Most of the cases involving the type of question we have here may be reconciled if we return to fundamentals and re-examine the purpose of Workmen's Compensation laws. Basically they are designed to indemnify the employee from financial loss resulting from exposure to industrial hazards. In this mechanized age, a fair legislative policy imposes on industry (and ultimately the public) the obligation to compensate those whose limbs and lives are endangered by the machine. Liability is not based upon negligence or fault of the employer, but the employee is in essence insured against losses arising from the perils of his work. See Schneider's Workmen's Compensation Law, 3d ed., Vol. 1, Section 5. As pointed out in Warfield Natural Gas Co. v. Muncy, 244 Ky. 213, 50 S.W.2d 543, 544, the compensation law covers "an occupational injury" and it must have some causative connection with "something peculiar to the employment." See also Cudahy Packing Co. of Nebraska v. Parramore, *927 263 U.S. 418, 44 S. Ct. 153, 68 L. Ed. 366, 30 A.L.R. 532.
If we bear the above principle in mind, there is a sound basis for the general rule that injuries received in accidents which occur while the employee is on his way to or from work are not compensable. See W. T. Congleton Co. v. Bradley, 259 Ky. 127, 81 S.W.2d 912. The ordinary public, regardless of the type or place of employment, must go to and from work. Therefore, the perils encountered on the trip are not industrial or occupational hazards, nor are they peculiar to any particular type of employment. See note in 97 A.L.R. 555.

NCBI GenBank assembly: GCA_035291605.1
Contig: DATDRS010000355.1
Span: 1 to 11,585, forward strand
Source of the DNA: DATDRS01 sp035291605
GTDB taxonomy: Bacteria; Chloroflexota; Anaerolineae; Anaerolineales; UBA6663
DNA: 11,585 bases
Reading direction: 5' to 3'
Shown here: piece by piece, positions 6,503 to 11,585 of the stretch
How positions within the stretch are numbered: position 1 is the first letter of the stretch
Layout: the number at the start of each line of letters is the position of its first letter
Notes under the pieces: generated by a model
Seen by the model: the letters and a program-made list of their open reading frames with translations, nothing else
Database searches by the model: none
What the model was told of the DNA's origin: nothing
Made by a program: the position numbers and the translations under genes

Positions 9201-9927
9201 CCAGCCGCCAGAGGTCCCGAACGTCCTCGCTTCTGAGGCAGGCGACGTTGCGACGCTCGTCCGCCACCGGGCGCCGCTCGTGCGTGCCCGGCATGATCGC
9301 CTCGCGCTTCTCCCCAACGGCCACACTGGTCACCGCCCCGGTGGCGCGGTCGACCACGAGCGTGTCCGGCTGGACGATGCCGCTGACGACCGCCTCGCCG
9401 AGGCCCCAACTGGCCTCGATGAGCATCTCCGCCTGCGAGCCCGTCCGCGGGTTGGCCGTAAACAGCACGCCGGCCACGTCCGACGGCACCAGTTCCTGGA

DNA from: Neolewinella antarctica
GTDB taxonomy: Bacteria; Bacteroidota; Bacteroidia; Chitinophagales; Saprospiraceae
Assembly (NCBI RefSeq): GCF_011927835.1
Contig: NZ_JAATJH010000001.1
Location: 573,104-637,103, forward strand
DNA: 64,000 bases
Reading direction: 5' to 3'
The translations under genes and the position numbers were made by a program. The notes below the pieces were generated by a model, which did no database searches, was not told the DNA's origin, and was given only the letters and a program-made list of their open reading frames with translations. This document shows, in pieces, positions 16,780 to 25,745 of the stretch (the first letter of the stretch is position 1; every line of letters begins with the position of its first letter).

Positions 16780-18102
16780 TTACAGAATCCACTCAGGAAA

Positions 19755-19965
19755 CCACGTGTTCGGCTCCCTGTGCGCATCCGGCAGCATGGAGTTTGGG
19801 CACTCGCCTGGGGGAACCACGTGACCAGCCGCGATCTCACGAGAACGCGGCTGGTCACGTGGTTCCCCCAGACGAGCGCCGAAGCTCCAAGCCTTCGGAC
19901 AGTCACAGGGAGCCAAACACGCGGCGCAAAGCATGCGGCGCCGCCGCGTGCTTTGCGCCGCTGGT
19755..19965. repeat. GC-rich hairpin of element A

Where the employer furnishes the transportation, he thereby adopts a special means of bringing his employee to and from work, and it may be said the accompanying dangers are directly connected with the employment, and in a sense are peculiar to that particular industrial activity. Likewise, where the injury is caused by the condition of the employer's premises, while being properly used by the employee, we may say the hazard created is incident to the employment.
It is significant that under the circumstances just mentioned, the employer has it within his power to minimize the risks. Apparently this consideration has influenced decisions emphasizing the employer's "control" of the premises or instrumentalities which cause the injury. The question of dominion is not determinative to the extent that we could say its existence imposes liability and lack of it exonerates the employer. It is, however, a forceful factor in determining whether or not the cause of the injury was an occupational hazard created or maintained by him. Such consideration would have justified the decision in the case of Wilson Berger Coal Co. v. Brown, 223 Ky. 183, 3 S.W.2d 199, heretofore mentioned.
In the light of the foregoing analysis, the decision in this case becomes relatively simple. The deceased employees at the time of the accident were not performing any duties for the employer. They had quit work, left the immediate "zone" of their employment, and were using a means of transportation of their own selection. The cause of the accident was a mechanical defect in the truck, not connected with their employment, nor brought about by the condition of the employer's premises. The peril on this trip was the same one which threatens any person riding in a motor vehicle, and neither the employer nor the occupation created or contributed to it. It follows that their deaths were in no way related to the hazards of their employment, and consequently could not be said to have arisen out of and in the course of it.
The judgments are reversed, with directions to remand the case to the Workmen's Compensation Board for dismissal of the applications for compensation.